A positive to the Rodeo Run is their course. You start out in downtown’s Theater District and meander through the Energy Corridor until you head north into the Historic District and into the Heights, ending up over on the other side of Minute Maid Park. Once you leave downtown, you head out on to the Elysian Viaduct, which is a rickety bridge also used for the Chevron Houston Marathon/Aramco Half-Marathon to lead you into the Heights. The bridge leading out of town is mostly an uphill one, which can destroy your pace if you’re not conditioned for hills.

Me? I love hills. I don’t love running them, don’t get me wrong…but I love how they help me shave seconds off my finishing time. I always try to take full advantage of hill situations, especially Austin races like the Cap10k (check out picture 91 of 121 to see and my broseph running it last year!). Coming back in to downtown, you take the same bridge only this time it’s mostly downhill where you can pick up a lot of time if you’ve still got some gas in the tank. Luckily I’ve practiced with carb gels enough to know that I wanted to pop a Hammer Gel around mile 4.5 in order for it to kick in nicely for the last mile or so.

mmm... caffeine!

As for my hill approach, I don’t slow down going up the hill and I don’t slow down going down the hill. I make the most ridiculously long strides going down (which is, as Joe puts it: Ricky Bobby “fast”) and I make a strong effort to pump my legs (knees high) and a have a straight back when I’m going up. This cuts time off where others are struggling to keep pace. I always have my best 10k time in Austin because of all the hills and using this approach. But this past Saturday I finally beat my Austin race times! Yes, I PR’d like a crazy man beating my old PR by almost 2 minutes! Even with a terrible start and weak training mileage, I pulled some Scottish luck and finished with my head held so high I could taste the clouds (and they were heavenly)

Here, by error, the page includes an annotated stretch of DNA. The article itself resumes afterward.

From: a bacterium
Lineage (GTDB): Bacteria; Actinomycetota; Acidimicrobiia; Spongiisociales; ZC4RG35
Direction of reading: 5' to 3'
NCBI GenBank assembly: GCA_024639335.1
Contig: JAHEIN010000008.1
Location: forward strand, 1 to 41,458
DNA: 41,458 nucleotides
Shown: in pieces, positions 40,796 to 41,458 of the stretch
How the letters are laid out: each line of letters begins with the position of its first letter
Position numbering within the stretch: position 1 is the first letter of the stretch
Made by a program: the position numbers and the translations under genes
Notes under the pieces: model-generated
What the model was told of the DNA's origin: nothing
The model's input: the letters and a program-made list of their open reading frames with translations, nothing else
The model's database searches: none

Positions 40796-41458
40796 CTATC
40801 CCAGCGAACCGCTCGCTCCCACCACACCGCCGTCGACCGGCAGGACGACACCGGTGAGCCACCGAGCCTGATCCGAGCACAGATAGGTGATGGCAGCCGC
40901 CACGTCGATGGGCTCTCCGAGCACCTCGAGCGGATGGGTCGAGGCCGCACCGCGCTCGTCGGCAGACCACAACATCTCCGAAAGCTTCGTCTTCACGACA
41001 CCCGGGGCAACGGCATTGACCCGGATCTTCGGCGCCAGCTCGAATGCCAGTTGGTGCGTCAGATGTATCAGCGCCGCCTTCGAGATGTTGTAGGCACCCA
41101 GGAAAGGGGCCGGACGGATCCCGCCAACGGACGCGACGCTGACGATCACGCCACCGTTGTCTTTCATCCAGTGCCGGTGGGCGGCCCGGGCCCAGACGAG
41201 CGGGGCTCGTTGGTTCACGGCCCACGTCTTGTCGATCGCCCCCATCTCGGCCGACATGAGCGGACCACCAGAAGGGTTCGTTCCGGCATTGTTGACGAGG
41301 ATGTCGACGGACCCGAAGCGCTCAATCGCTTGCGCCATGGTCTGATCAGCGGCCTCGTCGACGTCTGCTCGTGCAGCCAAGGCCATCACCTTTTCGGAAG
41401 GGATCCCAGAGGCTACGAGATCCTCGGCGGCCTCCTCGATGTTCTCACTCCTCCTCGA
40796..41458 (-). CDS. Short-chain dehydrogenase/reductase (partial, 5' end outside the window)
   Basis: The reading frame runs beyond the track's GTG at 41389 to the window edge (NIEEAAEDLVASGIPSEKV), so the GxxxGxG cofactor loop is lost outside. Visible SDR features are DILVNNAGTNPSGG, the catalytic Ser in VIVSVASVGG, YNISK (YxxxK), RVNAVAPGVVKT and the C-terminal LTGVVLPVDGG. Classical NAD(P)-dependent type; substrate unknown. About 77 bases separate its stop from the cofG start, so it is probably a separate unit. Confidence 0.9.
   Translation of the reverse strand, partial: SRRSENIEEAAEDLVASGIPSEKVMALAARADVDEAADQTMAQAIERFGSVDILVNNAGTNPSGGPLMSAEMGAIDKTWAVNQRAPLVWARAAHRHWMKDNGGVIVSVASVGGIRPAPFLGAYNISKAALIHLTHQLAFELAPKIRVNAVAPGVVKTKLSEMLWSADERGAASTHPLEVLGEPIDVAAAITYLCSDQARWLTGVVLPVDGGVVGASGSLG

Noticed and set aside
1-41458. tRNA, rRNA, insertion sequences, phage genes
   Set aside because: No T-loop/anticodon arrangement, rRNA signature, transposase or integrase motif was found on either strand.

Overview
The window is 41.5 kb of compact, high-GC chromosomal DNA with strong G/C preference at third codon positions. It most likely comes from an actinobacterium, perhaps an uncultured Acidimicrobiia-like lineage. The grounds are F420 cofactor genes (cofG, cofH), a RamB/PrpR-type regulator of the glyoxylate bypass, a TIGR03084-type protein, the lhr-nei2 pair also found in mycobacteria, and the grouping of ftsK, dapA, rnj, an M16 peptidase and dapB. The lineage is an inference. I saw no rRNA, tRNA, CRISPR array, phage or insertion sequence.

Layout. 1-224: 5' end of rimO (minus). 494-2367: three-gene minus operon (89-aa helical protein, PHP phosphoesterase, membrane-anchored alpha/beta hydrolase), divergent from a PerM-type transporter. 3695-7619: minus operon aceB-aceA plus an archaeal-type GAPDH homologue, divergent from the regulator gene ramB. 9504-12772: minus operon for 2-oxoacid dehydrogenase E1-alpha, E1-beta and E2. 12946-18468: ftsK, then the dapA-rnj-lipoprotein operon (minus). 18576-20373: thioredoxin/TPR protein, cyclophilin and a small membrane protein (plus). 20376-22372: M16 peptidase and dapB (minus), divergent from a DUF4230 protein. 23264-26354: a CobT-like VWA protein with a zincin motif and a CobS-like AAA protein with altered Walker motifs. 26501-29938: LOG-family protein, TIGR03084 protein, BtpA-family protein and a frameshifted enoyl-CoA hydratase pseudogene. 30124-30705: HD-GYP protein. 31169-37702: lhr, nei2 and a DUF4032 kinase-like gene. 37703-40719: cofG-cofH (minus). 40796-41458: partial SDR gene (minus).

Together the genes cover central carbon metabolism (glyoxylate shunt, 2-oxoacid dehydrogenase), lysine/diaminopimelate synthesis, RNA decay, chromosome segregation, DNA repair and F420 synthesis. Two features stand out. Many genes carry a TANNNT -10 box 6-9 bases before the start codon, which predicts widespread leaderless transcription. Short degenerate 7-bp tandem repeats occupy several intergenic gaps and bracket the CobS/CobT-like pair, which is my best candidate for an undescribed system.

photo from Brightroom

I’m still not entirely sure how I pulled it off, considering the amount of training mileage I actually put in leading up to the race (not much), but it may have something to do with my cross-training. I’ve spent a lot of gym time lately punishing my legs on lower-body days—my chiropractor can attest to this when she adjusts my lower back! I also have put in a lot of time on the stair master, so I think that may have helped as well. It looks like the hard work is paying off!

Alas, I think this was my final Rodeo Run. The first mile is just too dangerous and my heart is too big to trample anymore helpless old women and kids. And it’s not like it’s the only 10k race around…it’s just the only one with the most poorly organized starting area. So like Craig Biggio getting a double in his final game ever (btw he’s 5th all-time in two-baggers. yes, 5th all-time in over 100-years of baseball!), I’m going out on top with my best 10k time ever!

final race bib 
Stats for the 2010 ConocoPhillips Rodeo Run (because we all love stats, right?):
-46:30.29 chip time
-23:40 1st half
-22:49 2nd half
-7:28/mile pace
-73/479 in my division (top 15%)
-341/2819 all 10k men (top 12%)
-404/5529 overall 10k (top 7%)

I also want to congratulate Casey and Courtney on their 10k and 5k finishes, as well as Ashley and Jessica on their 10k finishes—great job you guys! My apologies for those of you I’m forgetting…

1 comment:

  1. I agree! The start was not what I imagined and I was too for the first mile having the same problem. I think if it weren't for that and trying to get my ipod to work for the 1st two miles, that I would have easily taken time off my final. But this too will be my last rodeo run! :-) Great stats and nice blog! Thanks for sharing!